Since the IRS began issuing stimulus cheques, many taxpayers have been wondering how they will effect their taxes. Stimulus money is technically a tax credit, which means it does not qualify as income and hence does not often increase your tax liability.
If you received an overpayment, however, the situation is different, and you may be required to reimburse it on your taxes. However, the rules on this subject vary. To help you prepare, we’re going to discuss when you will and will not face a larger tax burden as a result of stimulus money.
If your income grew, you will not be required to repay stimulus funds.
Probably the most common concern is that you will be required to repay stimulus funds due to your excessive income. The stimulus checks were all subject to income limits, which the IRS determined based on your most recent tax filings at the time.
For example, single filers earning at least $80,000 were ineligible to receive the 2021 stimulus cheque. What if, however, you earned $75,000 in 2020 and $100,000 in 2021? You would have gotten the stimulus payment based on your 2020 income, even though your 2021 income would have disqualified you.
You are not compelled to repay such overpayments. It is a rare circumstance in which the IRS will allow you to keep the excess funds.
When will you face a tax charge on stimulus funds?
Certain circumstances may result in a bigger tax obligation as a result of a stimulus overpayment. They do not apply to the majority of people, but it is prudent to be aware of them in case any of them do.
You made an error in your claim for a Recovery Rebate Credit.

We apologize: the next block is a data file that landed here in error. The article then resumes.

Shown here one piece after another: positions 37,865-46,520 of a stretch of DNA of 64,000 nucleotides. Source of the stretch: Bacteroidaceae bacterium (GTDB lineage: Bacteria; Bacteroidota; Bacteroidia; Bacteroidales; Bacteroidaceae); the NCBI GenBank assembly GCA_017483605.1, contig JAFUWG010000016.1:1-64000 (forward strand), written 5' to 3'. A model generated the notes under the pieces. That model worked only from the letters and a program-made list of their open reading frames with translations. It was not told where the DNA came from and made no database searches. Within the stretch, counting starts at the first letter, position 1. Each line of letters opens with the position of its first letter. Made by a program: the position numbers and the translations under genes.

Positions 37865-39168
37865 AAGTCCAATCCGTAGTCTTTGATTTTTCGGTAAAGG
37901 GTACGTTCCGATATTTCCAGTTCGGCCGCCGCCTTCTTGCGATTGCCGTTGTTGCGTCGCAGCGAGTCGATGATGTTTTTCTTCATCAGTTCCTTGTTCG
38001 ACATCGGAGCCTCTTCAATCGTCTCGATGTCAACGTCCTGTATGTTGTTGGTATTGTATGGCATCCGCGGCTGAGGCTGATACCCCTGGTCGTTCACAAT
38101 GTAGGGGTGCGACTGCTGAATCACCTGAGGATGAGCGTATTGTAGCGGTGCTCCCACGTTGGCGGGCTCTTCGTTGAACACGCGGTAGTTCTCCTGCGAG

The Recovery Rebate Credit is a tax credit offered to persons who did not receive the full amount of stimulus money. If you are still owed stimulus funds, you may be eligible to receive a Recovery Rebate Credit.
If you make a math error when claiming this credit, the IRS will almost certainly send you a letter. The IRS has already contacted millions of consumers who calculated their credit incorrectly last year. If you’re applying for the 2021 Recovery Rebate Credit, double-check everything to avoid receiving an overpayment.
You were overpaid for a Child Tax Credit.
The Child Tax Credit enabled parents of minors to access additional stimulus funds. For 2021, the maximum credit was $3,600 for children aged 5 or younger and $3,000 for children aged 6 to 17. From July to December, half of the credit was distributed in monthly instalments, and parents can claim the remaining half on their tax returns.
The Child Tax Credit, like the stimulus cheques, had income limits. Unlike stimulus cheques, the IRS is not as flexible with regard to overpayments.
The IRS calculated the amount to send parents based on information from 2020 tax returns. If something changed in 2021 that reduced your credit limit, you may have gotten an overcharge. The following are some of the most typical reasons you may be required to repay the Child Tax Credit:
In 2021, your income was higher than in 2020.
You are claiming credit for the reduction in childbirth. This may occur if your ex-spouse divorced and claimed your children as dependents on their taxes.
Your primary residence was not located in the United States. To qualify for this credit, your primary residence must have been in the United States for at least half of the year.
You were subjected to an additional stimulus check.
Some recipients of the third wave of stimulus funding received two $1,400 checks rather than one. The IRS recommended returning the additional check and provided directions on how to proceed. If you deposited both checks and have not yet repaid the excess amount, the IRS is likely to approach you.
In the majority of circumstances, stimulus money will not result in a tax bill. If you only received the three payments in 2020 and 2021, there is really little reason why you should be required to repay money. You may owe money, though, if you overpaid on a tax credit, received an overpayment on the Child Tax Credit, or received a double payment.
If you believe you may be required to repay any stimulus payments, begin accumulating money in a savings account now to ensure financial preparedness. The IRS allows only a limited length of time to pay tax payments, and having the money saved significantly simplifies the process.